That's as likely as Log Cabin's chances of reforming the Republican party, and for the same reason. Both parties are controlled by bigots.

The main difference between them is that the Democrats cover their merde soufflé servings with huge dollops of whipped cream. That doesn't work forever. The 20 million plus voters who deserted the Democrats between 2008 and 2010 don't seem to want a second helping.

I don't care why as much as I care that they did it.

Repeating an old Birch Bayh line: I don't care how late you are to the train, as long as you're there before it pulls out of the station.

This from a man who's authored more Constitutional amendments than any living soul. And the glorious federal Titled acts which expanded sports gender equity. And defeated two bigoted Supreme Court nominees almost single-handedly.

Let's not let the perfect be the enemy of the good, huh? If it had been Pres. McCain-VP Palin we'd be in a mell of a hess.

Smack him around, poke at him for being tardy, but thank him.

Just sayin'.

How bout this: I'll thank him when I'm married and seeking a federal right that is still being denied because of DOMA, which the administration is still defending.

You're pretty young to be THAT bitter.

I've had lots of differences with Alex Blaze and will have many more but in this case, Sutton, I think you're mistaking bitterness for honest indignation. I remember 2008 when self-confessed Obamaholic Michael Crawford accused everyone critical of Obama's bigotry of being 'bitter'. It was a convenient way to dismiss our warnings without discussing their merits but it turns out that those warnings were absolutely correct. It's what Obama does to GLBT folks that's bitter.

Obama's record of sabotaging No on 8 with 'Gawd's in the mix' is a bitter lesson in the foolhardiness and futility of looking for a lesser evil. There is no such thing. If you look at things politically this is either the fifth Clinton administration or the third Bush administration. That true of union busting, the wars to steal oil and bigotry.

Obama endorsed putrid bigots like Rick Warren and Donnie McClurkin by appearing at their events and even inviting Warren, one of the authors of the Ugandan 'Kill a Faggot for Jebuz' law, to his inaugural. Is that one of the things we should be thanking him for?

Obama is the bigot who consistently defended Bill Clintons DOMA and DADT in court until he decided he needed our votes and who led a party that promised, in exchange for the votes of the naive, to repeal DOMA and pass ENDA. Naturally, being Democrats, they were lying and promptly broke their promises despite having commanding Congressional majorities. Democrats, Obama in particular, fear losing the bigot vote they consciously cultivated in 2008.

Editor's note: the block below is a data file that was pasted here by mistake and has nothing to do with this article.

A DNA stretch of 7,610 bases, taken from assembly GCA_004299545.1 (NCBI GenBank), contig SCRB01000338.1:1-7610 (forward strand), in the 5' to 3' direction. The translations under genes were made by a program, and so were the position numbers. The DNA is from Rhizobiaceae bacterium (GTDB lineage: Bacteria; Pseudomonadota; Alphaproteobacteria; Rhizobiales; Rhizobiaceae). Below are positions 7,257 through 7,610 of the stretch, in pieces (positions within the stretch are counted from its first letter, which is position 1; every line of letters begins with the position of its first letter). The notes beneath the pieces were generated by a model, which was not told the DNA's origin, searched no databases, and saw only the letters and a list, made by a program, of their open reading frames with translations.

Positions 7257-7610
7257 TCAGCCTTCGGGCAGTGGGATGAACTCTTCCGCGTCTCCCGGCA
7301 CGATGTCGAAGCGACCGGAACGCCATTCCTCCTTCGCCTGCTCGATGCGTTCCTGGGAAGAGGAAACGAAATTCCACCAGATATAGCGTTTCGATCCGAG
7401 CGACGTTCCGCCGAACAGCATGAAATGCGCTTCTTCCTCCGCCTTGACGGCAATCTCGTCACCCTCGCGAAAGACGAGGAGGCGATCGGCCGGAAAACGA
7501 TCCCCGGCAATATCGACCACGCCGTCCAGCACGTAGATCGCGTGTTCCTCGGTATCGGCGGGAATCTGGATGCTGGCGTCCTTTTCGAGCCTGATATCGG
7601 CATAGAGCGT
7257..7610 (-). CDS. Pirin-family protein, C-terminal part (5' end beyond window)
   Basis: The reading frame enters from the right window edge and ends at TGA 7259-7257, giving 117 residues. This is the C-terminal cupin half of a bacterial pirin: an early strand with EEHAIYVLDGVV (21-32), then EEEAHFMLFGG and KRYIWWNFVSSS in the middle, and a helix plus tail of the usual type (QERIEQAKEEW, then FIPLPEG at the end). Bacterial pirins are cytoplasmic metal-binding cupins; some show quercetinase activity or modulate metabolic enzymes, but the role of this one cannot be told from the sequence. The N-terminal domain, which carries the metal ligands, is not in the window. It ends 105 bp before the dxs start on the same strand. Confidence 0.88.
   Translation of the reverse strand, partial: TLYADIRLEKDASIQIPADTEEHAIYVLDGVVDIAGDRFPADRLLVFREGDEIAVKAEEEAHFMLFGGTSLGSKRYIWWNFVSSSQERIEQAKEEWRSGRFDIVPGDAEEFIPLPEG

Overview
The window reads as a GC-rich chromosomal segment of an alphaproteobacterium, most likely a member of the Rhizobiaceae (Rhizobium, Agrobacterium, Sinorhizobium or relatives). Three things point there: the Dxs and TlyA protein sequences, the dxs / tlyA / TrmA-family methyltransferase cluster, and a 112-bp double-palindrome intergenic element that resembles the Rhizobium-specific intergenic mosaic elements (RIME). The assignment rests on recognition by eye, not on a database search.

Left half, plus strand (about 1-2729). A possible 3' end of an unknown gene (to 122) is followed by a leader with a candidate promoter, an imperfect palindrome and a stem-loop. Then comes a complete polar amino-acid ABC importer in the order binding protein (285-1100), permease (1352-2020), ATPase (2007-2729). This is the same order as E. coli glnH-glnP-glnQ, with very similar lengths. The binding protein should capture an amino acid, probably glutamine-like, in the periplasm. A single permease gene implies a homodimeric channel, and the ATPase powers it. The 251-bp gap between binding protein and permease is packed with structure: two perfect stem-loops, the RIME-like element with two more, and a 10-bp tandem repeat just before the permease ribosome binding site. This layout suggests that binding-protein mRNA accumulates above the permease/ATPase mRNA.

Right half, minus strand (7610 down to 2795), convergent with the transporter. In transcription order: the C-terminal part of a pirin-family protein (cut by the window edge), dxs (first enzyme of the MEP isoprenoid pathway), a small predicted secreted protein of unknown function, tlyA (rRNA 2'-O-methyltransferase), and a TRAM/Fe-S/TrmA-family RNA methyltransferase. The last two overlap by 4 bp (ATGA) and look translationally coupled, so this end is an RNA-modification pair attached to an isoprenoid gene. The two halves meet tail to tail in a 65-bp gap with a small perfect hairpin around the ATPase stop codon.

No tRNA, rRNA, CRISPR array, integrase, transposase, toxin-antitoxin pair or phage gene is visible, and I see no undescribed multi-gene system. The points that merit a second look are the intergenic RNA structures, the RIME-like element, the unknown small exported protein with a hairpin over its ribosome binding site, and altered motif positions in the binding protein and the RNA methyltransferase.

Obama is the bigot opposed to opposes same sex marriage who appointed fellow bigots Tim Kaine and Leah Daughtry to run the DNC.

The most effective way to build our movement is also the best way to show Obama what we think of his bitter record of betrayal. That is to emulate the 20 million plus voters who deserted the Democrats and Obama last fall. Stay home on election days, November 6, 2012.

Bil, if we didn't have post-mortems, we'd lose half our content on this site. :)

Sarah Vestal | February 26, 2011 5:32 PM

As an IRS Revenue Agent in Marin County, CA (across the GGB from San Francisco), I am wondering about what to do about examination of same sex couples who file a joint Federal tax return? Our previous direct instructions from the top IRS level was to disallow all same sex married filing jointly tax returns based on DOMA. However, now??? If I disallow and the same sex couple appeals my decision to Tax Court, who defends the U.S. position on DOMA?

In my PERSONAL opinion, if it is to their benefit, same sex couples should file their federal tax returns jointly AND quickly amend their prior 3 years of returns to claim joint status on those returns before the statute of limitations runs on amended returns.